By the very nature of the water management products that we develop, we’ve committed to protecting our most valuable natural resource since Aquatrols was founded back in 1955. In addition to products that help turf managers to make better use of water and other applied inputs, we promote an internal culture of conservation.
“Respect the Drop”, a phrase coined by our CEO, Mr Matt Foster is a notion that the whole company is encouraged to live and breathe, both in our professional endeavours and at home as individuals, families and communities.
It’s no secret that the sports turf industries are in the spotlight when it comes to environmental impact and it’s our responsibility to highlight the positive, progressive ways in which we as an industry are working to conserve water, promote ecological practices and ultimately, reduce the negative impact of golf courses in our communities.
Turf managers play an important part in the bid to implement environmentally sound management strategies and tell their conservation story to the public. Luckily, there is a wealth of information curated by industry bodies and plenty of tools available to make this task a little easier. Here we’ve gathered some of the most useful pieces of research and information to help you implement water conservation practices in your every-day life.
Effective water use on course
- The R&A’s Sustainability section of their website includes a whole host of resources. Including Using Water Efficiently: https://www.randa.org/en/sustainability/resources/using-water-efficiently
- Irrigate for playability and turf health, not colour: http://gsrpdf.lib.msu.edu/ticpdf.py?file=/article/moeller-irrigate-1-25-13.pdf
- USGA Water use of Golf Courses Collection: https://www.usga.org/course-care/digitalcollections/irrigation-management.html
- GEO Foundation are working to tell the positive stories about golf sustainability: https://sustainable.golf/sustainable_golf/water/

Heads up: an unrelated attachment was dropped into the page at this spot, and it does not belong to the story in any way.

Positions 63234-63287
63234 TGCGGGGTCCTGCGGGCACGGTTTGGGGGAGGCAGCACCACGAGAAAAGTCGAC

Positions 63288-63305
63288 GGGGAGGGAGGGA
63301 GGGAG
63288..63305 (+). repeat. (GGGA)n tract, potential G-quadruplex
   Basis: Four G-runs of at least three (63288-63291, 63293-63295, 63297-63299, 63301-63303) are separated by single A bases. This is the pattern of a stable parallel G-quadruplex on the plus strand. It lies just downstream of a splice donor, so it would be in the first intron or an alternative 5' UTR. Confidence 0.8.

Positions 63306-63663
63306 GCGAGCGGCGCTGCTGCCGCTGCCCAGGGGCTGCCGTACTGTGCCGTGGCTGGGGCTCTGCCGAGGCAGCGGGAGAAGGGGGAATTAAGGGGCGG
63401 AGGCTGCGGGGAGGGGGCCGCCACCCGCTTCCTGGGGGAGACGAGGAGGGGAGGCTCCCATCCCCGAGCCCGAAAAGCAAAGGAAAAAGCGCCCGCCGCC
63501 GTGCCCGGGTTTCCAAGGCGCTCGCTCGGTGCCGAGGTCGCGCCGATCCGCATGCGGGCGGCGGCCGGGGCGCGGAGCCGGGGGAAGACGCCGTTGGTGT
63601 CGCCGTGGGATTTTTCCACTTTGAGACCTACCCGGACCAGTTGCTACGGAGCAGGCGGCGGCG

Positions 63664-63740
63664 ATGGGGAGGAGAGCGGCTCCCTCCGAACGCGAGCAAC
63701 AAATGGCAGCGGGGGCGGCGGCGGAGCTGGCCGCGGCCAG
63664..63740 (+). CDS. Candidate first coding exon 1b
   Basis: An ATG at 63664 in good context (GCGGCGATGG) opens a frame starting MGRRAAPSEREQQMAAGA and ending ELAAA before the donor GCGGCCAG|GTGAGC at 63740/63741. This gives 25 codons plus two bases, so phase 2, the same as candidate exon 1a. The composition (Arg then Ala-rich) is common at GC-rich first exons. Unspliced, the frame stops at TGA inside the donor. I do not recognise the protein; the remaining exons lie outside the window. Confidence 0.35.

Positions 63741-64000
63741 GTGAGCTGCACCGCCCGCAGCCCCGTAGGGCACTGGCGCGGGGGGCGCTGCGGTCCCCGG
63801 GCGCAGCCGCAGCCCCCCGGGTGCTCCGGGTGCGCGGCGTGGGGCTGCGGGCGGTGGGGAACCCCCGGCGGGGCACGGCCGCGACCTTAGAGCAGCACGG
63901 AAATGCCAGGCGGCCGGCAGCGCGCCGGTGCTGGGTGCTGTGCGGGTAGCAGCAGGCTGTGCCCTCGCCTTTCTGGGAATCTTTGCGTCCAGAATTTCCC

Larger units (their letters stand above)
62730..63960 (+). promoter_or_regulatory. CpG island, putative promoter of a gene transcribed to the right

Effective water use at home
Eartheasy.com provide a vast amount of tips for conserving water in the home, from simple things such as turning off the tap whilst you brush your teeth or taking shorter showers, to ideas that require more adjustment and dedication like eating less water-intensive foods and being conscious of the consumer products you purchase.
We’ve picked out our top 10 tips that are easy to implement in the home:
- Turn Off the Water After You Wet Your Toothbrush
There is no need to keep the water running while brushing your teeth. Just wet your brush and fill a glass for mouth rinsing.
- Rinse Your Razor in the Sink
Fill the sink with a few inches of warm water. This will rinse your razor just as well as running water, with far less waste of water.
- Opt for the Dishwasher Over Hand Washing
It may seem counterintuitive, but it turns out washing dishes by hand uses a lot more water than running the dishwasher, even more so if you have a water-conserving model. It is estimated an efficient dishwasher uses half as much water, saving close to 5,000 gallons each year.
- When Washing Dishes by Hand, Don’t Leave the Water Running for Rinsing
If your have a double-basin, fill one with soapy water and one with rinse water. If you have a single-basin sink, gather washed dishes in a dish rack and rinse them with a spray device or a pan full of hot water. Dual-swivel aerators are available to make this easier. If using a dishwasher, there is usually no need to pre-rinse the dishes.
- Don’t Let the Tap Run While You Clean Vegetables
Just rinse them in a stoppered sink or a pan of clean water. Use a dual-setting aerator.
- Keep a Bottle of Drinking Water in the Fridge
Running tap water to cool it off for drinking water is wasteful. Store drinking water in the fridge in a safe drinking bottle. If you are filling water bottles to bring along on outdoor hikes, consider buying a personal water filter, which enables users to drink water safely from rivers or lakes or any available body of water.
- Take Shorter Showers
One way to cut down on water use is to turn off the shower after soaping up, then turn it back on to rinse. A four-minute shower uses approximately 20 to 40 gallons of water. You can also install a simple shower timer, available from Eartheasy or your local water utility.
- Use Clothes Washer for Only Full Loads
With clothes washers, avoid the permanent press cycle, which uses an added 5 gallons (20 litres) for the extra rinse. For partial loads, adjust water levels to match the size of the load.
- Use Your Water Meter to Check for Hidden Water Leaks
Read the house water meter before and after a two-hour period when no water is being used. If the meter does not read exactly the same, there is a leak.
- Recycle Your Water Where You Can
Collect the cold water you run before it’s hot enough to shower and use it to water plants or flush the toilet (known as a bucket flush). Rinse water from dishes and food preparation can be collected and used to soak other dishes.